Jozsef Roman in the car before the 1956 Feleac Race. Photo is from the book of András Killyéni
Over to Tibor Roman: My father wanted to donate these two vehicles to the University but it was not allowed. Then we went to Bucharest, and since I knew the people in charge, we told them the country could sell these cars and buy new motorbikes for the money. But the financial person in charge said ‘Why don’t you buy them?’. The Ministry of Culture and Sport then sold us the cars for 2000 Lei [for the pair] — a very big monthly wage!” Which Tibor paid. The receipt, of April 14, 1965, declared a remarkably specific repair estimate of 53,972 Lei. Jozska and Tibor then shared ownership 50:50. In 1971 they sold their undamaged car, chassis No7, for a reputed sum of $80,000 paid to the Rumanian Government, plus two brand-new Mercedes and a VW Beetle. “We sold two cars, bought a house from one of them and lived from the other, while the third became the family car”.
The buyer was Dr Georg Ott of Munich, acting on behalf of Dieter Holterbosch of New York. It was shipped to Stuttgart early in 1972 where some minor work was carried out to get the engine running, but not up to racing revs. It did not have wheels when it left Rumania, but Mercedes made up new wheels centers and Borrani built new wire wheels. Dunlop supplied the tyres, and the car was shipped to New York in the autumn of 1972. Then the car was sold to Joel Finn in 1980 and he has had the engine rebuilt. Today It is in the private collection of Arturo Keller in Sonoma, California.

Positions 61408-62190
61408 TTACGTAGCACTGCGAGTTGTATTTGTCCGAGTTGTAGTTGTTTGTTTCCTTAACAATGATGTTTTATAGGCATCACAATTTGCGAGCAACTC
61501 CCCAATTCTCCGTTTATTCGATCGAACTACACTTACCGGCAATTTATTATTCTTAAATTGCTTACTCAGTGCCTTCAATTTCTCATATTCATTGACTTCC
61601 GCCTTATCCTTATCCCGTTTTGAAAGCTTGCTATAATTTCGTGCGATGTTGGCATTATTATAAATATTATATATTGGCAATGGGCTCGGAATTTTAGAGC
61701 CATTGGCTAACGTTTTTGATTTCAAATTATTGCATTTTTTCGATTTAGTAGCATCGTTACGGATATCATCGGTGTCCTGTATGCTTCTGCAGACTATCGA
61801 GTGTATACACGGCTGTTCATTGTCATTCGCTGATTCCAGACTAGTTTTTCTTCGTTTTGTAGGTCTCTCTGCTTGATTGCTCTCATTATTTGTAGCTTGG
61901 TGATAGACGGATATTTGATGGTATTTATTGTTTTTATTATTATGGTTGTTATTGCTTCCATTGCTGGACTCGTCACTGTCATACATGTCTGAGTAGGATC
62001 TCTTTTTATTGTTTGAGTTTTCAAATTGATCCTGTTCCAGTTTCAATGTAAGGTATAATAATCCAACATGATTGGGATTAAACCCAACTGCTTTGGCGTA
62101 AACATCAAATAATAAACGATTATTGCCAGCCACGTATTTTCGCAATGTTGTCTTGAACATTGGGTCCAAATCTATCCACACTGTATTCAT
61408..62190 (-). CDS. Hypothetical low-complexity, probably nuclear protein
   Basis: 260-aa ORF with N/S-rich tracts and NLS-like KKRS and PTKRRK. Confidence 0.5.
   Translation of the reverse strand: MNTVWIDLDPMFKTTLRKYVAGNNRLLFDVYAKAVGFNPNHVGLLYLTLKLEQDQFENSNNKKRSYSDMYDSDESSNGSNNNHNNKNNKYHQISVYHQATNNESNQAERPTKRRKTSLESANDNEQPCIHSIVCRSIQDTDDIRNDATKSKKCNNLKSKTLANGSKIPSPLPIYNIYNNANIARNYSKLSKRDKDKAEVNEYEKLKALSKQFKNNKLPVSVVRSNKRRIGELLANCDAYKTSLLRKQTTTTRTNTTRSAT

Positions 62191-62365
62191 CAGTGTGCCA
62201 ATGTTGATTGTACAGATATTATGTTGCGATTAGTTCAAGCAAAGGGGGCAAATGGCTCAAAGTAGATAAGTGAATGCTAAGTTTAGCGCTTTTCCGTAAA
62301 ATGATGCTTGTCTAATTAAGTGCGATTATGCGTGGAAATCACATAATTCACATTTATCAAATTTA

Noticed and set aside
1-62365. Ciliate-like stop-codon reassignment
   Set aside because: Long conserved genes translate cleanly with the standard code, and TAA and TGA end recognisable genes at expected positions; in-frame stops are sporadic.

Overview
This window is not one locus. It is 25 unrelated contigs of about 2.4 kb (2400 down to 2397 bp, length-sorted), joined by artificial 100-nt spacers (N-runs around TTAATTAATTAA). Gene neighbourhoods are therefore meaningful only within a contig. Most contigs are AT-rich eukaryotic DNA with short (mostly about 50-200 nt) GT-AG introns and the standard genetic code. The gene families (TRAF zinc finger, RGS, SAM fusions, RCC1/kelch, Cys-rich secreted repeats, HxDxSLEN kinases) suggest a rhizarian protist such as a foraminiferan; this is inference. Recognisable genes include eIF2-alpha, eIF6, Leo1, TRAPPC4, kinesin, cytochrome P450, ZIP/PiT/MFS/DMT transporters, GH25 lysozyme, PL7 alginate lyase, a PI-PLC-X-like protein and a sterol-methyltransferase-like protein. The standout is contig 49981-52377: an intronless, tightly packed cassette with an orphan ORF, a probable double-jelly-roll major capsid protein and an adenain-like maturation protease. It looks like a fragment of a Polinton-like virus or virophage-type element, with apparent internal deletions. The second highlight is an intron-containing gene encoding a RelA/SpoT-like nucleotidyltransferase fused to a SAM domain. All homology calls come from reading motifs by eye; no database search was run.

Eventually a huge confusion erupted around No15. Tibor Roman sold the car to Dr Andre Bilciurescu, a Romanian dissident who ran dental equipment business in Neuchatel, Switzerland in 1988. But there were others who claimed ownership of No15 and sold the car to others! Lawsuits followed and it was not until 2001 that the clouds settled. Today No15 is in the Colliers Collection – Revs Institute in Naples, Florida.
Title picture by Rusu Alexandru
András Killyéni: Ezüstnyíl História (Story of the Silver Arrow), Cluj Napoca, 2008
András Killyéni: Kolozsvári nyilak (Arrows from Cluj Napoca)
Doug Nye: The arrow that pierced the iron curtain
MotorSport Magazine, February, 2013
MotorSport Magazine, March, 2013
Mercedes Benz W154
Mercedes W154, 189437
Mercedes W154, 189445